The thenar eminence will develop mainly from the ectoderm and mesoderm germ layers. The overlying skin and nerve innervation derive from the ectoderm layer. The neural crest cells from the ectodermal layer will form the ulnar nerve. The development of the hypothenar muscles is similar to the development of most muscles. The mesenchymal tissue from the mesodermal germ layer will differentiate into the muscles. The mesenchymal tissue will also form the blood vessels that perfuse the hypothenar eminence. The mesenchyme will form the ulnar artery and its branches to perfuse the hypothenar eminence.

Blood Supply and Lymphatics

The blood supply to the hypothenar eminence originates from the ulnar artery. The ulnar artery enters the hand and forms the superficial palmar arterial arch. This arch will be responsible for supplying the main blood supply to the hypothenar eminence. The radial artery also provides collateral blood flow to the hypothenar eminence through the deep palmar arterial arch of the hand. The deep palmar arterial arch anastomoses with the superficial palmar arterial arch or the ulnar artery. These anastomoses will provide collateral blood flow to the hypothenar eminence if the blood flow of the ulnar artery is insufficient.[3] 

The lymphatic drainage of the thenar eminence will drain toward the cubital fossa. The cubital fossa contains cubital lymph nodes. Then the lymph fluid will drain toward the axilla and eventually return to either the right lymphatic duct or the thoracic duct. The right lymphatic duct will drain the right hypothenar eminence, while the thoracic duct will drain the left eminence.


The innervation of the hypothenar eminence is entirely via the ulnar nerve (C8 and T1 spinal roots). The ulnar will travel in the Guyon canal (formed between the hook of the hamate and the pisiform). The ulnar nerve will travel superficially to the transverse carpal ligament but under the palmaris brevis muscle. The palmaris brevis muscle protects the ulnar nerve as the nerve enters the hand.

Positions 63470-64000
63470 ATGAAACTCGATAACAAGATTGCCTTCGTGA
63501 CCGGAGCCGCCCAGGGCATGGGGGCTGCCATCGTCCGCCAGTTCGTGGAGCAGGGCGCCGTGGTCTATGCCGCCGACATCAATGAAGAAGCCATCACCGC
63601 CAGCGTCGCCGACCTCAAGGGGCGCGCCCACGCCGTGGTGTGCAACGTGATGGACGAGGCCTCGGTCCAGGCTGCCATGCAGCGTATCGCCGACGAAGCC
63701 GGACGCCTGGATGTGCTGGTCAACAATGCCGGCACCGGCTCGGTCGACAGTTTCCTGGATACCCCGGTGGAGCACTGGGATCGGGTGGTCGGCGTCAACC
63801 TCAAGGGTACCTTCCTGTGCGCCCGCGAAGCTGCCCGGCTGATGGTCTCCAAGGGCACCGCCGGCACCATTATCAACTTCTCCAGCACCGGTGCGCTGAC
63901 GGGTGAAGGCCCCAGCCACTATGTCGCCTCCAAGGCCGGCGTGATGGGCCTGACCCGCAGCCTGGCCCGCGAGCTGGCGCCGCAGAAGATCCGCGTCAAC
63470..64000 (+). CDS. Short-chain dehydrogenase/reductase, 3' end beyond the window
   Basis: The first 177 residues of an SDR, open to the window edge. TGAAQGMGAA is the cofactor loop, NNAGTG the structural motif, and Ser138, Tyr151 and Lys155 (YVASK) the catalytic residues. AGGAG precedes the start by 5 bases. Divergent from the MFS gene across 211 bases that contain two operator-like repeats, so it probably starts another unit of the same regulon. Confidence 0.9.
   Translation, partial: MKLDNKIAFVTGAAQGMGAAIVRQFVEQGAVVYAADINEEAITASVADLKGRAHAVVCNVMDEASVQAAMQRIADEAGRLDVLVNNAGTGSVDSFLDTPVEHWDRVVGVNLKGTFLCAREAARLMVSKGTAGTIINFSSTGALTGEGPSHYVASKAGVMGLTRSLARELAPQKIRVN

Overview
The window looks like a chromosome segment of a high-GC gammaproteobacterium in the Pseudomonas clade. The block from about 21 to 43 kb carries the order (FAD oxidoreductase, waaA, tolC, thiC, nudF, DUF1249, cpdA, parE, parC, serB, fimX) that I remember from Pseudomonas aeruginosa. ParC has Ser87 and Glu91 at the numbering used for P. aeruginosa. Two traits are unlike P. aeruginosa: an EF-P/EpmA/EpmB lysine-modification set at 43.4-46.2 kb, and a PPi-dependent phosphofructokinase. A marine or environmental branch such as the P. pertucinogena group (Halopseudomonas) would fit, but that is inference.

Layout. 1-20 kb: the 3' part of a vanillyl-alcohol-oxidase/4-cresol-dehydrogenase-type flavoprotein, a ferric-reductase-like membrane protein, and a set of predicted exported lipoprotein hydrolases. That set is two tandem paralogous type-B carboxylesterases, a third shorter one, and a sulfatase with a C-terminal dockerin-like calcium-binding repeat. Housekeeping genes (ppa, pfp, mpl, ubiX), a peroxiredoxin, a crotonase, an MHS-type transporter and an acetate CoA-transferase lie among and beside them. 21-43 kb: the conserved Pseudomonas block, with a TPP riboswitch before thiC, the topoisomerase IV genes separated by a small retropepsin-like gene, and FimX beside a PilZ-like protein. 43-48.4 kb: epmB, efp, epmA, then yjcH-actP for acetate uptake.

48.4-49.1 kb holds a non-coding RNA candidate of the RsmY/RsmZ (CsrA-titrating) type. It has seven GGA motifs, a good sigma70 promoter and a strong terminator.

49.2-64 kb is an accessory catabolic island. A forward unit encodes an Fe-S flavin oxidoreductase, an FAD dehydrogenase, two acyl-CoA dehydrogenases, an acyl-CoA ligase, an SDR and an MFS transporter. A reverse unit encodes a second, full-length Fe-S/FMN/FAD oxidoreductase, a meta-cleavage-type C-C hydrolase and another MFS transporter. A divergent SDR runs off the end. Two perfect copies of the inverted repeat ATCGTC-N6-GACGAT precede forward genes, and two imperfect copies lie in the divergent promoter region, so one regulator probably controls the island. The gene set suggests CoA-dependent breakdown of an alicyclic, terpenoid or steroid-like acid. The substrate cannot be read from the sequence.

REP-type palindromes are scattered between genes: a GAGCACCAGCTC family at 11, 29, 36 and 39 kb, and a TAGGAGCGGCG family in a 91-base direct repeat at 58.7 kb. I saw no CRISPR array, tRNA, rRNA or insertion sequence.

Muscles in the hypothenar eminence:

  • Flexor digiti minimi muscle
  • Abductor digiti minimi muscle
  • Opponens digiti minimi muscles
  • Palmaris brevis muscle

All these muscles in the hypothenar eminence contribute to the movements of the little finger and the mound-like structure on the palmar side of the hand.

Physiologic Variants

The origins and attachments of the hypothenar muscles may vary slightly, but the hypothenar eminence itself is consistent. The hypothenar eminence may consist of three or four muscles depending on the individual. Some individuals lack the palmaris brevis muscle. The attachment of the palmaris brevis muscle can vary also. The most common attachment for the palmaris brevis muscle is the skin on the ulnar side of the hand. The palmaris brevis muscle can sometimes be found attached to the pisiform bone.[4] 

Surgical Considerations

It is essential to comprehend the anatomy of the hypothenar eminence when performing hand surgery in this region. Knowing the relationship between the nerves, blood vessels, muscles, and bones allows for a safe and optimal approach during hand surgery.